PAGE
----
The Cloud 35 doesn’t have a side zipper to save weight, so you need to slide in and out of it through the main opening. It has a sleeping pad sleeve on the back, that helps give the bag structure, while using the insulation provided by your pad.

The hood is fairly “flat” and doesn’t wrap around your face like many cold weather bags that force you to sleep on your back. The hood has drawstring to reduce its volume and constrict the opening. In warmer weather, the hood is convenient to hold a pillow when you don’t need the hood or can wear a hat to sleep.

The hood is fairly flat and good for side sleepers
The hood is fairly flat and good for side sleepers with a draw string to reduce the volume. There’s no down fill behind the torso area. Instead, the Cloud 35 relies on the insulation provided by your sleeping pad.

The footbox has a horizontal vent in it, allowing you to stick your feet out if you want to cool off at night. Overlapping fabric in the vent prevents drafts when your legs lie on top of the vent inside the bag. People’s core temperature has a tendency to cool off at night after a few hours of sleep and a vent like this provides a good way to vent warmth when you’re too hot, but snuggle up inside when your body temperature drops  later at night.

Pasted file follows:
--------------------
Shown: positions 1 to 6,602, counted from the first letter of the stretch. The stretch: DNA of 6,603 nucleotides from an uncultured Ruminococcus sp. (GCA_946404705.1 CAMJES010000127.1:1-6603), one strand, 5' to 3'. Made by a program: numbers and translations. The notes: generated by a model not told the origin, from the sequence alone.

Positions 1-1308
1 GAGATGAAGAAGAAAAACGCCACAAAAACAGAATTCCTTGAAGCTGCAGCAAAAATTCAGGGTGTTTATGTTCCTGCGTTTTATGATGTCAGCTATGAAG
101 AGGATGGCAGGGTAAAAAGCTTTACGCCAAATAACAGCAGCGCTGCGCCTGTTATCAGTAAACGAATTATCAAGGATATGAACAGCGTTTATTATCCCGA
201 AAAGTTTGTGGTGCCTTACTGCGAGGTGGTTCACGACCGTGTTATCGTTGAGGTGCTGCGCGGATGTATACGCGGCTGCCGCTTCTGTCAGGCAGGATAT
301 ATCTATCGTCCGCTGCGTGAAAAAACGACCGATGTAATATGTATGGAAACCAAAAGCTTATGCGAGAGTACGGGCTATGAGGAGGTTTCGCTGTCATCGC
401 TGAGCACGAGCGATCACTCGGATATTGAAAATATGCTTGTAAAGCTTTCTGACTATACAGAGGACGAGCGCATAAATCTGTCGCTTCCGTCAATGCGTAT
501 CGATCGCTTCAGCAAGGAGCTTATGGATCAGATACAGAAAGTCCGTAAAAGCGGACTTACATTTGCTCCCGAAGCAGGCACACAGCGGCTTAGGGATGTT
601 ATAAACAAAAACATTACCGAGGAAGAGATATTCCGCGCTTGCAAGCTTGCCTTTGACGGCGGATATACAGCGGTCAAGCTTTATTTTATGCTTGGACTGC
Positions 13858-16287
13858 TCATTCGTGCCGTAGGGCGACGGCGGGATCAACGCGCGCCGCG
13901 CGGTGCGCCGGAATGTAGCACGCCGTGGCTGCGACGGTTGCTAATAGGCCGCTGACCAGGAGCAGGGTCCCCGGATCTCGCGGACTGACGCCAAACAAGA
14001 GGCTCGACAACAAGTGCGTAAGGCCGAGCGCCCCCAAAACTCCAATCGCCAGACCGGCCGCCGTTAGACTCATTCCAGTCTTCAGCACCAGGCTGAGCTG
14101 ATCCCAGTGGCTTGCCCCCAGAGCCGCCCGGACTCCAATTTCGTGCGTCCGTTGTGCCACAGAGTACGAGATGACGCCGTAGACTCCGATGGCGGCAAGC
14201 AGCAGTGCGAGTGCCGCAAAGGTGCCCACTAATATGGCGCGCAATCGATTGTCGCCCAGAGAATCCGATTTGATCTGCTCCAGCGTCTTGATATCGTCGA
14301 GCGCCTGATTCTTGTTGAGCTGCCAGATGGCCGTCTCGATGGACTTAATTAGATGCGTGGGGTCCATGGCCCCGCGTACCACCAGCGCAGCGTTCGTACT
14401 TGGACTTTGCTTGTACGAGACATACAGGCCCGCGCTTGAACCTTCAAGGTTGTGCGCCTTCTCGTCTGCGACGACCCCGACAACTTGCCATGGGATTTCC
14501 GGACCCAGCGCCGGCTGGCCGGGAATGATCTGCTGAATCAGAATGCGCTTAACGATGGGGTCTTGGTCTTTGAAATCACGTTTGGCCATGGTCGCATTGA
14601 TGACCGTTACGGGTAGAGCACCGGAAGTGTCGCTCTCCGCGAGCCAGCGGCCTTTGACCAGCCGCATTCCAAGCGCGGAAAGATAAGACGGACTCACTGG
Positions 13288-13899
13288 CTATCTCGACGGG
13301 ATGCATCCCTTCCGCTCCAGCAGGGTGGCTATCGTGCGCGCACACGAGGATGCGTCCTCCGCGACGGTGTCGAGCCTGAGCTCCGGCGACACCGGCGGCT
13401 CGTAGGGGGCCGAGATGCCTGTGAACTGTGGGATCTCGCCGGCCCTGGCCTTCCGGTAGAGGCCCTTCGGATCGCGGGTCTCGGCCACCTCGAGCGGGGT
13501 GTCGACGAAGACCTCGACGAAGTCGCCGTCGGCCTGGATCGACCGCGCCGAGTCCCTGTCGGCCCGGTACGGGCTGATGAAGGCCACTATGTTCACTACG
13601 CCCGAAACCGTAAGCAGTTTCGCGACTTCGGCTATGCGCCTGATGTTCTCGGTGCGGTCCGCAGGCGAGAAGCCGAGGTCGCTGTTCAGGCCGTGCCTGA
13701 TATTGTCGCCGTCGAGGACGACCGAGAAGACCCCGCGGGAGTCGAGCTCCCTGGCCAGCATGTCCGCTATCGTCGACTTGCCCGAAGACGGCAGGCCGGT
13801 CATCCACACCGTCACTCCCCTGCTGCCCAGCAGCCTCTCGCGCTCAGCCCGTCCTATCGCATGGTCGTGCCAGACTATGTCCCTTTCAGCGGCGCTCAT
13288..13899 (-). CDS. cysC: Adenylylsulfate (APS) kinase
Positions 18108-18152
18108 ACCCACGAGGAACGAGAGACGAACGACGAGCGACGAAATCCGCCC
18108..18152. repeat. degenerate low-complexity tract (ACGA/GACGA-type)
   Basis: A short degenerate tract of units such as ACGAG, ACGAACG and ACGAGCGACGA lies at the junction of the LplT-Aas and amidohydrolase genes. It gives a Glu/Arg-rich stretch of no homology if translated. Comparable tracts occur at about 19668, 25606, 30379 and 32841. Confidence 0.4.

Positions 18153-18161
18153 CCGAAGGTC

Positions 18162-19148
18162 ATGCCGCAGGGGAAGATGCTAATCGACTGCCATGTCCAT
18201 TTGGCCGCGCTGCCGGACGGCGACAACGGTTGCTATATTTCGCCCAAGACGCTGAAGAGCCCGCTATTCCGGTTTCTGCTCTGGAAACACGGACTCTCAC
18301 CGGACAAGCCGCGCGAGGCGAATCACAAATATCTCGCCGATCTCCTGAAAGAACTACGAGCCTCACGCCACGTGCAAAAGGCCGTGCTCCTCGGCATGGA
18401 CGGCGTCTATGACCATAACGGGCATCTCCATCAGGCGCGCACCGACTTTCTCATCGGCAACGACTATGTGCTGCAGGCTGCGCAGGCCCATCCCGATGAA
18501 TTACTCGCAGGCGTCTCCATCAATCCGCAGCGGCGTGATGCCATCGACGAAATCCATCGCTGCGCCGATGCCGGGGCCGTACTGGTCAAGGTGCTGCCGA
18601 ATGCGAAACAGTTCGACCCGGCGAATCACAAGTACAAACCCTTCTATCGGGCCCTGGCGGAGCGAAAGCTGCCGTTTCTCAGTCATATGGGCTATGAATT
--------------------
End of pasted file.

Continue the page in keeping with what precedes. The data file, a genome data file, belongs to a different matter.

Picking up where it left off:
The front of the Cloud 35 has a crescent shaped front opening above the chest down to the waist. It’s filled with a down coverlet that’s sewn to the right side of the Cloud, but not the left (so you can slide in), with a yoke shape along the top that drapes around the top of your shoulders much like a draft collar on a cold weather sleeping bag. If you’re a back sleeper, the coverlet will stay on top of you all night, even though the left side is loose and not connected to the body of the Cloud 35 in any way. But if you’re a side sleeper or thrasher, there’s a very good chance that it will be inadvertently pulled aside and let cold air into the bag.

I know because I am a side sleeper (facing right) and used the Cloud 35 for a half dozens nights over late summer and into the autumn months. I woke up cold over 80% of the time because the Cloud 35 coverlet got pulled out of position at night, exposing my back and the left side of my body to the cold night air. It happened consistently.